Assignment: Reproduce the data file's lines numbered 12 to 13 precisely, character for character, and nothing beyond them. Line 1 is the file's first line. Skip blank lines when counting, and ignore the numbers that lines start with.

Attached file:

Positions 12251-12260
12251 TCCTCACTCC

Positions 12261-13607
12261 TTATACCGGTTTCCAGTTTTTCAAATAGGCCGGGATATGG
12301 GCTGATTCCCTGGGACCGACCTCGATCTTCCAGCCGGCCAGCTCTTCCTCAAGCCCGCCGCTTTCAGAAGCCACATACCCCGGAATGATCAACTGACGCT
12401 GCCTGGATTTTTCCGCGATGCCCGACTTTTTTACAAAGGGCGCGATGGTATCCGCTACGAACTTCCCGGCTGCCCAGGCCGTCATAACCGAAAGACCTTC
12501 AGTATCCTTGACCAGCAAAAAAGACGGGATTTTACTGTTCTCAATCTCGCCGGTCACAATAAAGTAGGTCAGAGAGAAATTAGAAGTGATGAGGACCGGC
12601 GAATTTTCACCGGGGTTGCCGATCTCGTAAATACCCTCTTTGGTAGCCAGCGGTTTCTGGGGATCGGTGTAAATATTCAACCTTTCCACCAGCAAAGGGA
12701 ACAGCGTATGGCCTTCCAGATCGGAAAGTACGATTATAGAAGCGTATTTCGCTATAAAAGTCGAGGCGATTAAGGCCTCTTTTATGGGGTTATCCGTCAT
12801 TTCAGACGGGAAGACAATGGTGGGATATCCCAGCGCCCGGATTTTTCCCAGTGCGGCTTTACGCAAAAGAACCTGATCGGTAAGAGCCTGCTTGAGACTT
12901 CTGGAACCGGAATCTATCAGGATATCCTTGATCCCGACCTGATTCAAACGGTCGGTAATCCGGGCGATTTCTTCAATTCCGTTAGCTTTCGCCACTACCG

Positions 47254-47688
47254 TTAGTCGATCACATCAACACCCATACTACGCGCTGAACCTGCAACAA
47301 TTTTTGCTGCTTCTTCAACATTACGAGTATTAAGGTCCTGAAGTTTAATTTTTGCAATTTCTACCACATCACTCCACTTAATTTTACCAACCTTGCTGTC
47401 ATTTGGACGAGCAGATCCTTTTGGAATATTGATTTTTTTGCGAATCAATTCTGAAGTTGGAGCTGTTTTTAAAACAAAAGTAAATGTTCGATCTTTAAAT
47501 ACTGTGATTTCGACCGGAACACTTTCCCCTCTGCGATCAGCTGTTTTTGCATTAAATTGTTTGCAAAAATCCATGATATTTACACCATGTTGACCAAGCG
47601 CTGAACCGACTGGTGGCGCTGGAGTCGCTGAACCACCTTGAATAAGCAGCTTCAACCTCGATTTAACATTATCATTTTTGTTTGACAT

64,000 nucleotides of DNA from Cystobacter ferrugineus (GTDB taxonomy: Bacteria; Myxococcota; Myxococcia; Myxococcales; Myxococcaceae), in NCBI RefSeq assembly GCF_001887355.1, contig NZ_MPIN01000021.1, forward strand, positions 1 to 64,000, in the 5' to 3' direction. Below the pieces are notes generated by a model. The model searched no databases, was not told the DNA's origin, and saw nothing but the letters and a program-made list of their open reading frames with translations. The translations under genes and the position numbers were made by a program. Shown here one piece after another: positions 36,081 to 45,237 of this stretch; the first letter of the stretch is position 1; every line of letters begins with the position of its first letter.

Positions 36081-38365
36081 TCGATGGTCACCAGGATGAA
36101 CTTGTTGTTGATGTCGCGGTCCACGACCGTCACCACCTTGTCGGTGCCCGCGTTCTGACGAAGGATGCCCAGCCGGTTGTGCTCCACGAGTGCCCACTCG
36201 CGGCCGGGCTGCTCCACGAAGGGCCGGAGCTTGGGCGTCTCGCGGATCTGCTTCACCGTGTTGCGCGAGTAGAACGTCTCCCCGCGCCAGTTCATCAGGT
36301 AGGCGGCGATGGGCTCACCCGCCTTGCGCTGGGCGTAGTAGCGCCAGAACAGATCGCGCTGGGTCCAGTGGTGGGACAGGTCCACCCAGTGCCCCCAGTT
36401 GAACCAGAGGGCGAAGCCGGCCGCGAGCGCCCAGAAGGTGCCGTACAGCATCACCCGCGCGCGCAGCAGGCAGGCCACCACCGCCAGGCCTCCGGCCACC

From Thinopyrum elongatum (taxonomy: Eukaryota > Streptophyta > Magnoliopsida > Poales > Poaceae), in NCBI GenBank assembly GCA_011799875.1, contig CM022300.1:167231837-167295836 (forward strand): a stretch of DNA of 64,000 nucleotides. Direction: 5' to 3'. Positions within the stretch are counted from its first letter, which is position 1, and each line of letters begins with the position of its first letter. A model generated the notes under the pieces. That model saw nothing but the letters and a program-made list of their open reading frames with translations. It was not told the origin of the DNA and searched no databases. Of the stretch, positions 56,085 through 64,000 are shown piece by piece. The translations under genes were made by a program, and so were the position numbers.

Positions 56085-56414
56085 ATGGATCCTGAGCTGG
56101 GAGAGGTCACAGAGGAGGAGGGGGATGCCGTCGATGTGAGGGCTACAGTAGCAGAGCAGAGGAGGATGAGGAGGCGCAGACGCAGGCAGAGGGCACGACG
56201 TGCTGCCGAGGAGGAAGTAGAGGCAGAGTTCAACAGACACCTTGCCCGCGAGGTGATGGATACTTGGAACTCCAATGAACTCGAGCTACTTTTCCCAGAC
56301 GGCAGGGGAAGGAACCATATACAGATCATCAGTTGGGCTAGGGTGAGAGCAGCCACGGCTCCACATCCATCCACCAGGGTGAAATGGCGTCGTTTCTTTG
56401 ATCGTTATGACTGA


Positions 47254-47688
47254 TTAGTCGATCACATCAACACCCATACTACGCGCTGAACCTGCAACAA